...even though 86 per cent know the state pension won’t support them!!!
20 NOVEMBER, LONDON, UK: Almost half of adults aged 55-64 have no financial arrangements in place for when they retire – despite the fact that 86 per cent of them believe that the state pension will not support them in retirement.
The findings come through a study undertaken by global market researchers TNS, and support the widely held belief that the UK’s pension situation is reaching crisis point. They also put pay to the rumour that it is only young people who are failing to plan ahead.
Two thirds of people aged 55-64 are concerned that they will not have sufficient funds when they retire and 70 per cent expect their standard of living to decline. Despite these worries, they seem to be doing little to cushion the financial blow. Forty-six per cent of those questioned in this age group admit to having no financial plans in place for when they retire from work, not much lower than an average of 54 per cent across all age groups.
Ironically, almost a quarter of those in what is often seen as the most financially astute of age groups ‘intend to start planning later in life for retirement’. With the statutory retirement age still sitting at 65, the promise that they will somehow accumulate sufficient retirement savings during the last few years of work seems little more than wishful thinking.
Sharon Rees, Head of TNS Finance, comments: “This is a shocking wake-up call – for both the government and individuals. The UK is entering a state of pensions meltdown – but despite widespread media coverage and ongoing measures by financial providers to encourage us to save, it seems that warnings are going unheeded. It is disturbing to think that half of those in their final years of work still have no financial plans in place – and the idea that they can afford to put off planning a moment longer is ludicrous! Most concerning of all is the apathy we have noted in our study: the fact that two thirds of people aged 55-64 acknowledge that they will have insufficient funds in place when they retire, but continue to do nothing about it.”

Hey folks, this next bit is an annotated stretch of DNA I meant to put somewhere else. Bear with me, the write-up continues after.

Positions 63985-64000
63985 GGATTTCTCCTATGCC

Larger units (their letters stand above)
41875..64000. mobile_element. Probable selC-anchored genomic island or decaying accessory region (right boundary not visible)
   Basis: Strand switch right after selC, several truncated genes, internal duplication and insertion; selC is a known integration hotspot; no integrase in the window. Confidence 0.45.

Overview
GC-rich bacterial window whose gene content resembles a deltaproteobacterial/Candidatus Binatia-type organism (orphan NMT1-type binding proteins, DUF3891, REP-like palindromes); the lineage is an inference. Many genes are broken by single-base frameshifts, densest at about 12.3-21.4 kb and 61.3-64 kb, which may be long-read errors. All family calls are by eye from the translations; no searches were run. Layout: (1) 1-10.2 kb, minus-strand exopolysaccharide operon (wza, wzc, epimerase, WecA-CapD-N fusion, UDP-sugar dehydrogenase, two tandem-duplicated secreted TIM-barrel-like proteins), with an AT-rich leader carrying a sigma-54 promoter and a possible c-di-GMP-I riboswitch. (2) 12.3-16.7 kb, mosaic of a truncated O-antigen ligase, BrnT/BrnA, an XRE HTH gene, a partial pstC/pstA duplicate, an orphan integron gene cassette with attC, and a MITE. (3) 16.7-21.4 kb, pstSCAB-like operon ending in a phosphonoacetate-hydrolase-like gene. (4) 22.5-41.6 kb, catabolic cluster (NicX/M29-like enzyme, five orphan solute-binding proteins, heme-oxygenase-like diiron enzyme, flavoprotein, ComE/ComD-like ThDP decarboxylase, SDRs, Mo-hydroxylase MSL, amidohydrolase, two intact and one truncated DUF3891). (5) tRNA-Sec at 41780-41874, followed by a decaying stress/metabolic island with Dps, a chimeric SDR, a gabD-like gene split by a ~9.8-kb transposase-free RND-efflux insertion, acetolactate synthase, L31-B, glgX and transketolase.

The TNS Finance study highlights again Britain’s belief in the power of property, with almost three quarters of all those questioned (73 per cent) agreeing that property investment is a good way of planning for retirement. Sixty-seven per cent of people would also like to pass on their home to their children as an inheritance – but with so many failing to make adequate pension provision, the likelihood that this will happen is small.
Sharon Rees explains: “Following Britain’s recent property boom, there can be little doubt that bricks and mortar is a good investment. But at what price? Our study suggests that people might be mistakenly putting all of their retirement savings into property – whilst failing to recognise that they will need cash to live off. Nobody can hope to keep their property intact for passing on to their children if they don’t have any other retirement finances in place; for those aged 55-64 the message is clear – it’s never too late to start a retirement fund, but you need to do it now.”